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Roger N. Meyer "...of a different mind "
Puzzle Pieces Image

Bee Baxter Meyer

13625 SW 79 Ct

Miami, Fla.  33158

 

COUSIN ANN AND GEORGE THE CUTTER

 

 

     By the time Ann was thirty-two, she decided she might as well marry George.  If not George, who else?  The family had so long considered her homely -- she'd heard the word and used it for herself enough -- that it was actually harder for her now, deciding to marry George, than if she hadn't made a success of the business with her brother, Lennie.

 

     George worked for them as a cutter in their Brooklyn garment factory.  George was as good looking, in his happy-go-lucky, short but pleasant fashion, as Ann was homely.  Then how come he wanted to marry her?  He could have kept his job, not only because of protection from the Union, but because he was a good cutter and a top production man.  Ann figured he wanted to marry her because, like herself, he had nobody else to choose from.  She preferred to think that, rather than thinking he possibly could have loved her.  She couldn't have borne being loved when, if she didn't actually dislike him, she didn't think much of him.  She couldn't decide if she had a lower opinion of him than she needed to have of anyone she married, because he was so pleased with himself and his life and seemed to enjoy her so much, or if it was only that he made so much less money than she.

 

     Naturally he made less money.  She was a partner in a business which had grown from manufacturing aprongs which she used to sew up in a tiny little shop she and Lennie leased from their father, who ran a novelty business under the L that rumbled overhead.  By the time she was twenty, she was sewing full length aprons that Lennie hauled out to sell by bus or on the EL or by subway.  They hadn't expected their aprons to catch on so quickly.  They weren't even geared for success.  It seemed very suddenly to them that they had a shop of cutters and sewers and manufacturers' reps across the country, and that their kid brother, Dick, had married a professional designer who had begun to extend their simple cotton line with smart cotton house dresses and summer casuals.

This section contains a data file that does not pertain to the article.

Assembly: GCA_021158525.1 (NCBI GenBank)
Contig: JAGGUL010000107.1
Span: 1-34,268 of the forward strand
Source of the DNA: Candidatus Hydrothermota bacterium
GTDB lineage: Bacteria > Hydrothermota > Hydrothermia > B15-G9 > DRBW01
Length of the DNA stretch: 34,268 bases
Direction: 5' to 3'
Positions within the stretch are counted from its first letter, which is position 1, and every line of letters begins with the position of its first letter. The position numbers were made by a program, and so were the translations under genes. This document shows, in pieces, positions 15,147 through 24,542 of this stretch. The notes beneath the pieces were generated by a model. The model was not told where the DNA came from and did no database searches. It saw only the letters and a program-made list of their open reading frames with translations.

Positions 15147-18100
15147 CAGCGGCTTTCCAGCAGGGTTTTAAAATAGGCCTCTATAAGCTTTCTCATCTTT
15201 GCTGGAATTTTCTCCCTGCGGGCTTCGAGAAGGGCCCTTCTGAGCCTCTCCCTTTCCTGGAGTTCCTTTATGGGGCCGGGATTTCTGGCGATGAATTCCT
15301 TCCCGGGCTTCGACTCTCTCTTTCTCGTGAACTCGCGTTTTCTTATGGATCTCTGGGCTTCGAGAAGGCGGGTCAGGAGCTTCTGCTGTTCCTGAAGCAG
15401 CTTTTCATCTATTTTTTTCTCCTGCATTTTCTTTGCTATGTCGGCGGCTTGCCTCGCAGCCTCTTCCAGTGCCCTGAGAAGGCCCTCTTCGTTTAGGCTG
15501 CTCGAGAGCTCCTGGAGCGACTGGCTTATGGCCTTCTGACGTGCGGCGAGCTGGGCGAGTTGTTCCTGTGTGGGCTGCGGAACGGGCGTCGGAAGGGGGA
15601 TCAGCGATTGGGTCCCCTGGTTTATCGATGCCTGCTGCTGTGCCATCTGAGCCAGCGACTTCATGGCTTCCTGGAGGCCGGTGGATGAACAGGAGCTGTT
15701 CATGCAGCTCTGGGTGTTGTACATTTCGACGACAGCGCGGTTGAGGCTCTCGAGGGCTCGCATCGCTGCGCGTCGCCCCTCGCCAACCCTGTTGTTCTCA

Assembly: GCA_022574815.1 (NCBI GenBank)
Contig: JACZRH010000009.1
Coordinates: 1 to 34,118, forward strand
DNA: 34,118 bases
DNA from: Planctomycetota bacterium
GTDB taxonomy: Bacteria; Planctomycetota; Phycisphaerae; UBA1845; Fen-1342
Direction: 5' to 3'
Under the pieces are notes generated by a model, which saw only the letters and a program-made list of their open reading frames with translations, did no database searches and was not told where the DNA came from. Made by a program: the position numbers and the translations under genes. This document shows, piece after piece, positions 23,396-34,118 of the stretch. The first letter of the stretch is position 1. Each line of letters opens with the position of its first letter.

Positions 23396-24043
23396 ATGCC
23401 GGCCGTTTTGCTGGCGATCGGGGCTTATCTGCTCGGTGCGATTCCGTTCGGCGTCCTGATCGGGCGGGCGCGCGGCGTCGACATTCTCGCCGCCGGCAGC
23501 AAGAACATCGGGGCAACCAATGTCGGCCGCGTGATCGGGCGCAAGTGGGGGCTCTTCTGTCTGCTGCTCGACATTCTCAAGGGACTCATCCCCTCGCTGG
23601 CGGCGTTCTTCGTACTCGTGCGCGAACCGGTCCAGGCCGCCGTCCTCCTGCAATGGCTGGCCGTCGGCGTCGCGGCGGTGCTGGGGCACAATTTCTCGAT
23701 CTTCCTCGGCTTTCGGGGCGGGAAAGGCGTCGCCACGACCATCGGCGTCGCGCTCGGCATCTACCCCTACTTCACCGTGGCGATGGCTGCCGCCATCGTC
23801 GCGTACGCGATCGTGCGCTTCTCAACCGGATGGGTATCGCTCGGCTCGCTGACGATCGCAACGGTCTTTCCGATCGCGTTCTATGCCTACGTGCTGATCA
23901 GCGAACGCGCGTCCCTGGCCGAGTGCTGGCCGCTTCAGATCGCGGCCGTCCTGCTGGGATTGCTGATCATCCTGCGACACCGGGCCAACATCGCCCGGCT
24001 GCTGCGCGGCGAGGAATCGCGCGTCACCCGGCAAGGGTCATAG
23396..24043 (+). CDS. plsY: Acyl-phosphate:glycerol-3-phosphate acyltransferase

And then came George.  George, the cutter.  When George stopped by Ann's office the first time and leaned over her desk, she drew back.  Even he was carrying things too far, leaning over her desk like that?  He laughed.  "Hey Ann, how's about taking in a show with me some night?"  Ann was embarrassed.  How could she say "no" politely enough so she wouldn't hurt the feelings of one of their best cutters.  On the other hand, how could she say "yes" without demeaning herself.  She wasn't often faced with such problems.  It had been months since anybody had asked her for a date.  And she wasn't all that homely, either, if she really stopped to take a good look.